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I understand that both are methods of texture filtering but what is the difference between clamp and wrap? Which one is better?

EDIT: I tried both with integrated graphics card and found that AnisotropicWrap showed a lower FPS than AnisotropicClamp. Is it true that AnisotropicWrap renders a better texture than AnisotropicClamp?

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2 Answers 2

up vote 4 down vote accepted

The sampler states are responsible for telling the graphics device how to translate texture coordinates into texels. Say you have a quadrilateral polygon with the UV coordinates arranged like this:

(0, 0)     (1, 0) 
  o----------o
  |          |
  o----------o
(0, 1)     (1, 1)

Texture coordinates have the range [0, 1]. When this is rendered, the top-left corner of the texture will appear at the top-left corner of the polygon, the bottom-right corner of the texture will appear at the bottom-right corner of the polygon, and so on.

Now say you arrange your UV coordinates like this:

(-1, -1)    (2, -1) 
  o----------o
  |          |
  o----------o
(-1, 2)     (2, 2)

What happens? There's no correct way to map these coordinates to the texture, because they're outside of our [0, 1] range!

The answer is that you have to tell the device what the correct way is, by specifying either WRAP or CLAMP sampler states.

A CLAMP state clamps the texture coordinates to the [0, 1] range; pixels with coordinates outside of this range will display the closest valid texel.

A WRAP state, on the other hand, assumes that the texture coordinates are cyclical. A coordinate of 1.5 will be treated as 0.5, a coordinate of -0.25 will be treated as 0.75, and so on. This causes the texture to wrap, giving it a tiled appearance.

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The OP also asked which mode is "better", and while I am not the OP, I feel like that particular part of the question wasn't really addressed (while you did an excellent job answering the rest of the question!). In what scenarios would I want to use one sampling state over the other? While I can use the WRAP state and expect the texture to be tiled in appearance, what can I expect the texture to look like if I use the CLAMP state? –  TGP1994 Jun 23 '13 at 1:22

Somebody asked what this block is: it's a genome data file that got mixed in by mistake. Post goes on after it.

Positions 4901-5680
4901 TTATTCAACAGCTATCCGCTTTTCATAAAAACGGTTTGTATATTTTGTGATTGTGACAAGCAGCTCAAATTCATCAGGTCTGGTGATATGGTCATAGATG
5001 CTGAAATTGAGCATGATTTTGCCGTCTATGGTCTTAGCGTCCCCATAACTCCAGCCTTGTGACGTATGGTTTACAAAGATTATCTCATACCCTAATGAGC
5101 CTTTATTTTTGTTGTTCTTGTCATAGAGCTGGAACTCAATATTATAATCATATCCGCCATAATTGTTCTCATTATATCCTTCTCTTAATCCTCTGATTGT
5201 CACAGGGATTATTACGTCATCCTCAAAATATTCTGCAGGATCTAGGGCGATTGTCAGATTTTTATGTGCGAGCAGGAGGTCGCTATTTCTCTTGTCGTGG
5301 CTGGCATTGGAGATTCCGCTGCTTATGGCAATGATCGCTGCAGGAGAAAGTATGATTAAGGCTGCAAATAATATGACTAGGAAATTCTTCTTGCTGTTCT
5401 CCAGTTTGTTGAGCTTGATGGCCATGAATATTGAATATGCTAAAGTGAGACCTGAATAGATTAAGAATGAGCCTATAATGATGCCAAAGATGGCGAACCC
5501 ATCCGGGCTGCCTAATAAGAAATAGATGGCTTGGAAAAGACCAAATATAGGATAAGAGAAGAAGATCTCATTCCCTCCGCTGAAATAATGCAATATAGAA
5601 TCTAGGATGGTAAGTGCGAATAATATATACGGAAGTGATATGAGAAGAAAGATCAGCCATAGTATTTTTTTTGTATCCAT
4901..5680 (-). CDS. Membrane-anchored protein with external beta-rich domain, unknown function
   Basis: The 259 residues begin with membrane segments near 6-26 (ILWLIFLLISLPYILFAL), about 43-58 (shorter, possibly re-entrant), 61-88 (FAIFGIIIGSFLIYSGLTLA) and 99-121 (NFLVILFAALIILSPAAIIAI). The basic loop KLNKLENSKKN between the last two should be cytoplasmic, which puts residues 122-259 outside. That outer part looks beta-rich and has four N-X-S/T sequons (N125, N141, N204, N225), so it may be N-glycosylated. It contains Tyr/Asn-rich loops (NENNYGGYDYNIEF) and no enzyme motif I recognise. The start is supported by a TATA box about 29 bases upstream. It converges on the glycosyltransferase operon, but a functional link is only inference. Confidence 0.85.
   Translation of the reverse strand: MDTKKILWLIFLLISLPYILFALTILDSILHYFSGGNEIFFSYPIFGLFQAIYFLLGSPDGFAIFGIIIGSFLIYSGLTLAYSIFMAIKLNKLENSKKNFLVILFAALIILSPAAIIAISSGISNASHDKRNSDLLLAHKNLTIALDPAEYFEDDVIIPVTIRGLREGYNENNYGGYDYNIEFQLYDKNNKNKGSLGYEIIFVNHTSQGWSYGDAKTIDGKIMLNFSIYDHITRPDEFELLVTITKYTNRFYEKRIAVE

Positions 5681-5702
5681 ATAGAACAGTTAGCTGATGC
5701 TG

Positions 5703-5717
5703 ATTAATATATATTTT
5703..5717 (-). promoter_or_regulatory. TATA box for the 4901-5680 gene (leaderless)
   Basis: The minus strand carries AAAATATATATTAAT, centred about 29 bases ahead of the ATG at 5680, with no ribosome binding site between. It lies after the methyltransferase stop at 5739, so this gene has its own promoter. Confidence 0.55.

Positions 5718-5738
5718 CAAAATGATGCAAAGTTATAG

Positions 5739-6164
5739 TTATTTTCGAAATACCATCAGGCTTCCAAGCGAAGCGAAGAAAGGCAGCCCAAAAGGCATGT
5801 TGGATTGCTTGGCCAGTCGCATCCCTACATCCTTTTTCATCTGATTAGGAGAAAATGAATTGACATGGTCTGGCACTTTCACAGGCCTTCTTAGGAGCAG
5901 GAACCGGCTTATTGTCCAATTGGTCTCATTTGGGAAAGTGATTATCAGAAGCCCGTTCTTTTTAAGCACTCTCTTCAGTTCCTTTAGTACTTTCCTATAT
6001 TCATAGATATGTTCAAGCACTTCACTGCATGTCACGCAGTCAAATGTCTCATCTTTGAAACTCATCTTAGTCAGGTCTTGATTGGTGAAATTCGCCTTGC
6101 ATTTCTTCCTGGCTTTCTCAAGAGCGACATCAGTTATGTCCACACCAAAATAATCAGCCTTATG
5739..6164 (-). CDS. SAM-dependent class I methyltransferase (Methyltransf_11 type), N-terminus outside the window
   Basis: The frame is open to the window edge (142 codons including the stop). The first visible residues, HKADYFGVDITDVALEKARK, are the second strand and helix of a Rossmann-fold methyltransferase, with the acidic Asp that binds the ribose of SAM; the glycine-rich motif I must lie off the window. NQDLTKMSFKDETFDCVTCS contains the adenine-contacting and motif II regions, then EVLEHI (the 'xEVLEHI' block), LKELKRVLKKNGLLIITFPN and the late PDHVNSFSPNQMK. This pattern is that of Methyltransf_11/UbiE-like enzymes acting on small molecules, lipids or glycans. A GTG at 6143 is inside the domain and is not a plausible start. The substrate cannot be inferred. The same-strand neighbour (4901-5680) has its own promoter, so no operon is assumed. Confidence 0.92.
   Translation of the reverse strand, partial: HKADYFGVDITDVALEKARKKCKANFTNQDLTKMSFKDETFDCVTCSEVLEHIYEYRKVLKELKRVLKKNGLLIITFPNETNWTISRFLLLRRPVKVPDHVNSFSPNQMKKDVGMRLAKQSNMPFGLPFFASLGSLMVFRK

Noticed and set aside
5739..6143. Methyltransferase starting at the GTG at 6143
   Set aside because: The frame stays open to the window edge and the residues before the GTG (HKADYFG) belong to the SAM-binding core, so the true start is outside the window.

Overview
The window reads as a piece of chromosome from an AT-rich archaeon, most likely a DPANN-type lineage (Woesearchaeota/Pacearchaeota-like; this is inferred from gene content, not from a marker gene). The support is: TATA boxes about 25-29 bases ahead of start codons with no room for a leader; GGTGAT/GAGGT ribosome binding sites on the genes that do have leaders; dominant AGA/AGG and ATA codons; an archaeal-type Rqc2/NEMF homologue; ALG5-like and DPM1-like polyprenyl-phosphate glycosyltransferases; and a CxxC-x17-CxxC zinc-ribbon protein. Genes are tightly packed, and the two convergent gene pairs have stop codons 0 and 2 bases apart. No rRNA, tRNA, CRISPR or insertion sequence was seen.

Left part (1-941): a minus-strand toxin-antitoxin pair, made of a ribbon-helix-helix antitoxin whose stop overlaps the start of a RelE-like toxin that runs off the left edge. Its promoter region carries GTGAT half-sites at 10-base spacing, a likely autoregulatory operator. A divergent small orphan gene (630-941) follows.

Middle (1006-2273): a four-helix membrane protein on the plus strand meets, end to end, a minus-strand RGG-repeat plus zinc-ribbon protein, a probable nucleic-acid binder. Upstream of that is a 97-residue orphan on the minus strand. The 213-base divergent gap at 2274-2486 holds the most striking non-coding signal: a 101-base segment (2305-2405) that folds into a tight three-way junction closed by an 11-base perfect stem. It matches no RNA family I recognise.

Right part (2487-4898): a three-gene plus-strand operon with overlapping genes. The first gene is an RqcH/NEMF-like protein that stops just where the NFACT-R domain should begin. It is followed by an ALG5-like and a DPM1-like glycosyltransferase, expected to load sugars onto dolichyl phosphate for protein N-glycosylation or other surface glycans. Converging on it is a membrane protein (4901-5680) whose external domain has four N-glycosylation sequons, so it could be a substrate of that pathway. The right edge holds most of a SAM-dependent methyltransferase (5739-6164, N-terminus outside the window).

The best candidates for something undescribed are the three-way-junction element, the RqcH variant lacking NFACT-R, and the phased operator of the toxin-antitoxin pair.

1  
You can't really say that one is "better" than the other. With the CLAMP state the texture will appear "stretched" around the edges if you specify texture coordinates that exceed the [0, 1] range. So long as you keep your coordinates within that range, they'll look identical. Specifying CLAMP is required in certain scenarios, for example with non-power-of-two textures under the Reach profile. –  Cole Campbell Jun 23 '13 at 16:29
    
Thanks, that makes sense! –  TGP1994 Jun 23 '13 at 16:30

I'm not an XNA developer but they looks different for me.

SamplerState.AnisotropicClamp

Contains default state for anisotropic filtering and texture coordinate clamping.

SamplerState.AnisotropicWrap

Contains default state for anisotropic filtering and texture coordinate wrapping.

Check these links also;

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